As an audience of Indian films at large, observing different aspects of this fraternity is something that I enjoy the most. Because of my love towards Indian films they were also my subject for dissertation while pursuing film studies for post graduation.
When it comes to Indian movies, the industry is ruled by different trends during different phases. At a time when art of film making is evolving incredibly, new subjects are presented on screen and the makers do not shy away from taking risks, there is something that continued to remain constant for all these years. Our beloved HEROINES! Yes you heard me correct the role of Heroines in Indian films have somehow managed to remain prototypical for all these years. Don’t be surprised even today when films like Queen or Iti Mrinalini are adorning the big screen, the number of films that treat their leading actresses not better than a beautiful prop, is still exceeding.
Very recently, actresses from Hindi film fraternity, popularly known as Bollywood raised their concern over huge disparity between the pays of male and female actors. If we go by the reports female actors are paid mere 20 to 30 percent of what our favourite actors in Bollywood are paid. Indian film audiences are changing and so are the films made for us. Directors are eager experimenting with different subjects and pamper their audiences with a variation in taste. We see the trend of women-centric films once again registering their presence felt on the Indian silver screen.
Among all the films released recently featuring strong female characters, there was only a handful to have etched onto our collective memory. I would like to mention in this regard, that success of a Bollywood film is attributed mainly to the Heroes in their larger than life avatars and big bucks spend by the producers to cast such actors in the movie. Thanks to few courageous filmmakers like Gauri Shinde and Vikas Bahl, films like English Vinglish and Queen were successful to garner huge appreciation from audiences. But then again if there is one Gulaab Gang, there are tens of such other movies which feature their leading ladies just as the actor’s arm candy.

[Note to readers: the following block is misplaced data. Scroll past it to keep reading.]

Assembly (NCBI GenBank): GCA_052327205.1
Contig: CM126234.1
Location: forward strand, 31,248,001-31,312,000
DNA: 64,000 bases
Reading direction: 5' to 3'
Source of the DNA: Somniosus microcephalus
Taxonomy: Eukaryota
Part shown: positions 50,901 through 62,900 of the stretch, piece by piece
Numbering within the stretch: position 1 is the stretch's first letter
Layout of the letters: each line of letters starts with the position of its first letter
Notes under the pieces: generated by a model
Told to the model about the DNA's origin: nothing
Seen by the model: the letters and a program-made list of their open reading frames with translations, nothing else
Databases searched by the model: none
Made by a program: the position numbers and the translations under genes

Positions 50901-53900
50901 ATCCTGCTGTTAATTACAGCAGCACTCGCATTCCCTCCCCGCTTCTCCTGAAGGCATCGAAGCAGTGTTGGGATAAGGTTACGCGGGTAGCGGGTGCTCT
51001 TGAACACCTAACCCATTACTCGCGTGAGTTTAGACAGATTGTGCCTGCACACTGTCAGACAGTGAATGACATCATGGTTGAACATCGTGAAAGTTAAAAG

This is not something that Indian films have nurtured from their emancipation. If we travel back half a century, films like Pakeezah and Mother India – considered two of the finest classics of Indian cinema, were made. They were path breaking films that is revered and loved even till this day. But something strange happened to the industry in 80s and 90s. Macho and super hero like leading actors of the movie stole all the limelight relinquishing their female counterparts as mere objects to flaunt around their arms. While parallel cinema dint dare to dabble in stories that deal with strong feminist issues, the commercial players took their chances and films like Mrityudand (directed by Prakash Jha) and Lajja (director by Rajkumar Santoshi) ushered the hope to bring back women as an equal on screen. But alas these films couldn’t do much on box office as they only earned meager response. By this time audiences were already habituated watching the actresses draped in chiffon sarees and dancing in rain around trees.
They gave out some invisible cue of trying not to experiment any more with ladies as the “hero” in films. Thankfully the trend seems to wither out slowly and the audiences are responding gladly to feminist issues portrayed on screen and presented aesthetically. Films like Goynar Baaksho, Take One, No One Killed Jessica, Dirty Picture and Kahaani registered huge success at box office. They were also appreciated with a number of awards.
Here’s hoping we get to see more such films being made in India where women have proper roles to play instead of running around the trees or emerging from water wearing bikinis.